Today’s guest post is written by Tom Gable.
Strategic PR programs obviously benefit from the power of social media and instant communications to help build image and reputation.
But if not approached with authenticity and supported with facts, organizations can suffer the electronic version of bands of angry villagers carrying torches, and storming the castle to right some wrong and kill the monster.
(But now they can do it globally to instantly trash reputations that aren’t protected by solid walls of reputation built on impenetrable foundations of trust.)
How do you develop a values-based, hype-free program to build long-term image and reputation amidst the cacophony of communications clutter and protect against future attacks?
Think about all the tools at our disposal: Media relations, community relations, events, trade shows, websites, Twitter, Facebook, LinkedIn, YouTube, blogging, and more.
Envision what I’ll call the three-dimensional chess model or image-building in 3D.
The concept is to go high, wide, and deep using multiple tools and contact points to connect in new ways; break out of the competitive clutter.
What are your core values? Does the organization have a culture and a personality? Can you establish a solid foundation from your values and then demonstrate proof of principle over time (walk the talk)?
You want throngs of supporters singing songs of praise at every level in every channel.
How do you get there?
It starts with thinking about how you want the organization (or individual) to be known in two to three years. Envision all your target audiences and their sources of information.
What channels do you need to use to ensure they get the right information in a timely, strategic fashion to support your program goals? Where do you build your positions of strength and support? As the plans unfold, can you envision five moves ahead, 10 and 20 or more?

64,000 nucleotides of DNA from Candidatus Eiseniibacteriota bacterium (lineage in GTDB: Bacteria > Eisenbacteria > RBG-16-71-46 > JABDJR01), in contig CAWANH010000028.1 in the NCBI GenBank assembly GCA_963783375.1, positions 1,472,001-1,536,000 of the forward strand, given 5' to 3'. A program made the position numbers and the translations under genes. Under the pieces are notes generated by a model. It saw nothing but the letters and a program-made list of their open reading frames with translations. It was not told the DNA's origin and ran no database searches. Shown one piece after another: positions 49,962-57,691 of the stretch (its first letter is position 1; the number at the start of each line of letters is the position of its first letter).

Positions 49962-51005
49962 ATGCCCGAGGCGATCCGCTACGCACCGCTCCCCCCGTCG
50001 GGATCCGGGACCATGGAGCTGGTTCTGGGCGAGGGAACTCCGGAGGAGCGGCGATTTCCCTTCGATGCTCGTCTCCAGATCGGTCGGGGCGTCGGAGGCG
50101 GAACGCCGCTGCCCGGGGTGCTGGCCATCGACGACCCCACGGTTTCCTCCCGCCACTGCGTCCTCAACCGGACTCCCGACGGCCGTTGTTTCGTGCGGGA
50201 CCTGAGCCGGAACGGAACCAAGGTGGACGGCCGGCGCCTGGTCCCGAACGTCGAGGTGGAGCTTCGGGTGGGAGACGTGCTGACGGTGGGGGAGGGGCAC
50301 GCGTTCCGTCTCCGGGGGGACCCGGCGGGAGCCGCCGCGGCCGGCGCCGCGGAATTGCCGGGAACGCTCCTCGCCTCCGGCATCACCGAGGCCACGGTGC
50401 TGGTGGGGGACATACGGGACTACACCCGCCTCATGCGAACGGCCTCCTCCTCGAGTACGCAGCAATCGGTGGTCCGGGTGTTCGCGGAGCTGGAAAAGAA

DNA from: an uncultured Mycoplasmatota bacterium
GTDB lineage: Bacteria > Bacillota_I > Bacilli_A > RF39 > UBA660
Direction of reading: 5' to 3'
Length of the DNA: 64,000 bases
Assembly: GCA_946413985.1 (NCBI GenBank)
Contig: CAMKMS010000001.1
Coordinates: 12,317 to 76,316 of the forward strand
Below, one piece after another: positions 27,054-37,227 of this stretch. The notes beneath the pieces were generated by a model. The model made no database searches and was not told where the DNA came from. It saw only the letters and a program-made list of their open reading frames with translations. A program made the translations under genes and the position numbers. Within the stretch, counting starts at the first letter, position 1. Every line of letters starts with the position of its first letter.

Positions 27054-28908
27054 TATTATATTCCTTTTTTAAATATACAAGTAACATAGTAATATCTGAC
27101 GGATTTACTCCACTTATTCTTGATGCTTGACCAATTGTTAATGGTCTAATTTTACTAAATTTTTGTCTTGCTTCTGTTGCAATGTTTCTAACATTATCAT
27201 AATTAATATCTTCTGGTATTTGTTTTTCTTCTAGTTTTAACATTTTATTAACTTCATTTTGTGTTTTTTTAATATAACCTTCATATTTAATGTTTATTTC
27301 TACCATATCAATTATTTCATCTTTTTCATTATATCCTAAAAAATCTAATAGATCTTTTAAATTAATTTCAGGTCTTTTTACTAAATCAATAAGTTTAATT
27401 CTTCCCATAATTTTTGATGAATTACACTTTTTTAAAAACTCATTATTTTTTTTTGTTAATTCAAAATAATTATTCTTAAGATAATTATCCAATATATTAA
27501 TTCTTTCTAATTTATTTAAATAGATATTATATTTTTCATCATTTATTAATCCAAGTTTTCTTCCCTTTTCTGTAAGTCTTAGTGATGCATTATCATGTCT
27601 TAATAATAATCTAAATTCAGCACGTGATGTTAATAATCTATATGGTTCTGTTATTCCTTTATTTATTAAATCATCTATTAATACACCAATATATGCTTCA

But it needs to be fact-based and authentic. The value of reputation has been proven over time in studies by many brilliant authors in the world of reputation management (Charles Fombrun, Leslie Gaines-Ross, Al Ries, and John Kotter, to name a few).
Fombrun was one of the first to measure the impact of reputation in his classic book, “Reputation – Realizing Value from the Corporate Image.” He followed later with “Fame and Fortune” and has since launched The Reputation Institute. He notes to acquire a reputation that is positive, enduring, and resilient requires managers to invest heavily in building and maintaining good relationships with their company’s constituents: Employees, investors, customers, and communities.
Doing so pays off in the long run because favorable reputations produce tangible benefits: Premium prices for products, lower costs of capital and labor, improved loyalty from employees, greater latitude in decision making, and a cushion of goodwill when crises hit.
A recent study by his Institute noted even companies with weak reputations can gain from telling their side of the story. Anthony Johndrow, managing director of the Institute, said companies need to tell stories that go beyond the products and services their customers use.
Join this conversation and tell your corporate story to create the support needed in tough times. Corporations can create deeper connections than products can alone, essentially deploying who they are as a company to drive business results.
The 3D approach is the answer. It can create extraordinary image momentum and ROI as the game pieces move in an intricate orchestration toward ultimate victory: Building reputations that are solid, enduring, and resilient, able to grow and even withstand the occasional corporate misstep, crisis, and assault.
That’s the essence of authentic, fact-based, hype-free PR.
What do you think?
Tom Gable, APR and PRSA Fellow, is CEO of Gable PR, San Diego. A former financial journalist and Pulitzer Prize nominee, he is author of “The PR Client Service Manual” and a frequent contributor to PRSA publications and speaker at national conferences on jargon-free public relations, creativity and strategic reputation management. You can follow him on Twitter @tomgable.